Friday, July 23, 2010

He is in the heaven

What we are witnessing at present owes its background to the killing of a young boy. I read the news about this young kid, Tufail Mattoo, who died just a few weeks ago and it just made me feel really upset. I shook me up.My mother tells me that it’s good to cry when you feel someone’s pain, even if you’ve never met them before. I love my mother so much and I think that, maybe, she means that love can only grow in a heart that’s shed tears. I mean only when you’ve really felt this agony inside of you and wept as Jesus did for Lazarus, only then can you know the pain of falling in love with a woman of you’re dreams. It’s strange. Death occurs thousands of miles away, in another place and another time, and you read it on the computer screen and it affects you. I don’t know what you’re really supposed to do in those moments. Finish the cup of tea and get back to work? is it right to do that? I don’t remember exactly what I did when I read the tragic news of this young boy. Yes, I thought of him in my prayers, but the way he died just seemed totally unacceptable. It’s just not fair that you’re in the “wrong place at the wrong time” and that it, it’s the end. I can’t accept that. I know we believe that Allaha decides the roads our lives follow, even though we are actually walking them, and that our time in this world is already known before we’re born. I never knew this boy, Tufail Mattoo, but seeing his lifeless face on a computer screen, thousands of miles away here in Cleveland in the States, made me feel I like I wish I did know him and I wish he did achieve all these things. Every Kashmiri has some kind of sad story to tell, and so do I. But now, here I am, sitting on a chair in front my desk near the window in my room in Cleveland Ohio just down the street from NASA where I work. My elbows are on the table top and my hands are resting my face as I look into the computer screen. I’ve seen this boy’s face, Tufail Mattoo, lifeless, and I don’t know what to do, I don’t. So I’m listening to the David Bowie song, “Heroes”. The lyrics go like, “or we can be heroes, just for one day...” and my mind is dreaming away inside of me and creating another reality just to ease my guilt of not being able to do anything for this poor kid. And, you know what? Do you want to know what I’m thinking? I’m thinking that I wish I was there and I wish I could have been a hero just for one day and told this kid just to take another way home. I can see him walking to what will be his death and I’m shouting at the top of my voice trying to tell him this.My lips move, forming words, but without any sound. I can’t do anything to save him and it’s killing me. It really is. Please God, please, I don’t want him to die. I beg you, let me save him. Dear God, tell him, he’ll listen to you, I know he will, just tell him to take another way home! The song comes to an end and the dreaming stops. We are all too late. Tufail is dead…. But do you what keeps me going? It’s that I can feel he is in a timeless place with Allah and is looking at me and saying, “don’t give up Zamir!!”. He is in heaven. I know he is, because I saw him in a dream, I really did and he was covered in light. I think in the dream he smiled and I woke up, suddenly, as you do when someone creeps up behind you, and then says something, and you jump a little. My eyes open momentarily, and I smile as I remember this vision of seeing Tufail Mattoo. I smile because I know he’s okay and he’s not angry with us. My eyes close and I go back to sleep.(Dr. Zamir Afsar is a young British-Kashmiri Applied Mathematician. He is currently a research fellow in theoretical Fluid Mechanics at the NASA Glenn Research Center in Cleveland Ohio, USA. He has a PhD in Aeronautical Engineering from Cambridge University and last year was a visiting faculty member at Kashmir University, Srinagar)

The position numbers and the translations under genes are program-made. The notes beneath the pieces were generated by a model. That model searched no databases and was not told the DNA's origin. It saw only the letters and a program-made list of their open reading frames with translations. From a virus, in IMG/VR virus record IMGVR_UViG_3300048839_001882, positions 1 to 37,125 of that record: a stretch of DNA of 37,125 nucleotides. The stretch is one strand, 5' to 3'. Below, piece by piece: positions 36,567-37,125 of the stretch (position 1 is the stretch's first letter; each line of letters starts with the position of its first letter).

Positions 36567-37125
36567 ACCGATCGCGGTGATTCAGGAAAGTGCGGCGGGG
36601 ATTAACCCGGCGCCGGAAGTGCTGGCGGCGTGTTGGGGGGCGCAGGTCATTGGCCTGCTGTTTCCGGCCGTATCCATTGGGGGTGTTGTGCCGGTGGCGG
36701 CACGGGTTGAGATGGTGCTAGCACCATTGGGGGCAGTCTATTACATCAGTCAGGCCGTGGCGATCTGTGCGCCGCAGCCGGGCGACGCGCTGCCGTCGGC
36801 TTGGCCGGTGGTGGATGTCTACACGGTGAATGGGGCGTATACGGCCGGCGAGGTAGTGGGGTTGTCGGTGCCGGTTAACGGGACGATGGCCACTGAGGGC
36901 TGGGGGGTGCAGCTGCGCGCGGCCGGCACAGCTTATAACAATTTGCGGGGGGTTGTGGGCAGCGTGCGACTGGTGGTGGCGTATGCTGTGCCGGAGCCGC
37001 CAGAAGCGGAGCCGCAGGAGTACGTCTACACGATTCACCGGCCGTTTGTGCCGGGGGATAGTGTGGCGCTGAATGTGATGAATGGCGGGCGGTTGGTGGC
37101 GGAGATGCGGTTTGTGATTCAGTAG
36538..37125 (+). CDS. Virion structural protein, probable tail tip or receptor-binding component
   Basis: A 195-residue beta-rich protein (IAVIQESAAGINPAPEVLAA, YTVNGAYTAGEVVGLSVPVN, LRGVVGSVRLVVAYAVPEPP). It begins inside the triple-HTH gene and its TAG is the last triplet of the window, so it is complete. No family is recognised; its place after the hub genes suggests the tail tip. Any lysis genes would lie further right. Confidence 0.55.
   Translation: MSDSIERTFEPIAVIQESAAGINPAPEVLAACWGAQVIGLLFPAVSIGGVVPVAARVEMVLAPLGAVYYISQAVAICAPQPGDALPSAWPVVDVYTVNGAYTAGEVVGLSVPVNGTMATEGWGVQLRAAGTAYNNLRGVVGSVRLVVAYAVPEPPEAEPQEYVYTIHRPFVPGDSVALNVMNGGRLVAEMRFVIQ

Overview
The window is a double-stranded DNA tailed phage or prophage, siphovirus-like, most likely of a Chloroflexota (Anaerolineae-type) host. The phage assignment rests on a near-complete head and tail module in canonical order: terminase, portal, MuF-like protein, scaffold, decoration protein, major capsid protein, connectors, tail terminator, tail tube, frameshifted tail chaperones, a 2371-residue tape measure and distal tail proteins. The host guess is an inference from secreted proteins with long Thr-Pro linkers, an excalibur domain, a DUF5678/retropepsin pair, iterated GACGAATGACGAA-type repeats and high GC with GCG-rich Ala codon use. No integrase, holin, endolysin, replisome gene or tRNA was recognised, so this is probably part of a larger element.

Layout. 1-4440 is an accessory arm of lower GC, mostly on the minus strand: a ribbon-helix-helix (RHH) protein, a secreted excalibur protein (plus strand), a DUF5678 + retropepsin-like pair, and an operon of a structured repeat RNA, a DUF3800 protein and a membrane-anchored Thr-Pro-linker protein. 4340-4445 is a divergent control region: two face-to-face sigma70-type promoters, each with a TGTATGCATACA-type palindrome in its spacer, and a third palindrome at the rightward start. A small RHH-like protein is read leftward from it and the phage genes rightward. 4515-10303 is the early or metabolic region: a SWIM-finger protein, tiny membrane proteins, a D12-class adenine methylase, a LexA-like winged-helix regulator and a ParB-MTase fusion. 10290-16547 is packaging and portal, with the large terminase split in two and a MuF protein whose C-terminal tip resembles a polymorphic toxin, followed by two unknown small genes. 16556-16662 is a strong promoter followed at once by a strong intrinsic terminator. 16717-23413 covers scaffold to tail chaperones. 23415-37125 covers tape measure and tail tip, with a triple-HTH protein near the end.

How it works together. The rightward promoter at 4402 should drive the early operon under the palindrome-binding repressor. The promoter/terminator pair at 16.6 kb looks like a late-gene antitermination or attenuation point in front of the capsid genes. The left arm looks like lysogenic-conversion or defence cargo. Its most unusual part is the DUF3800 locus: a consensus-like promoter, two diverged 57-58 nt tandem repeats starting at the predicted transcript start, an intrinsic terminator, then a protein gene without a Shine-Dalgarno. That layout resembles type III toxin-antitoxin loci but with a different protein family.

1 comment:

  1. hello sir,though i dont believe in the concepts of heaven or God for that instance,i am deeply touched by this blog and can relate myself to hace felt the same agony and despair at many times when i have not even known the sufferer.i guess thats what we call human connect and it sometimes makes me think what is it that binds all of us together despite are myriad differences and contrasting attitudes into one force that does not oppose but resists the constant oppression of humanity.i really appreciate the purpose of this blog of yours.cheers!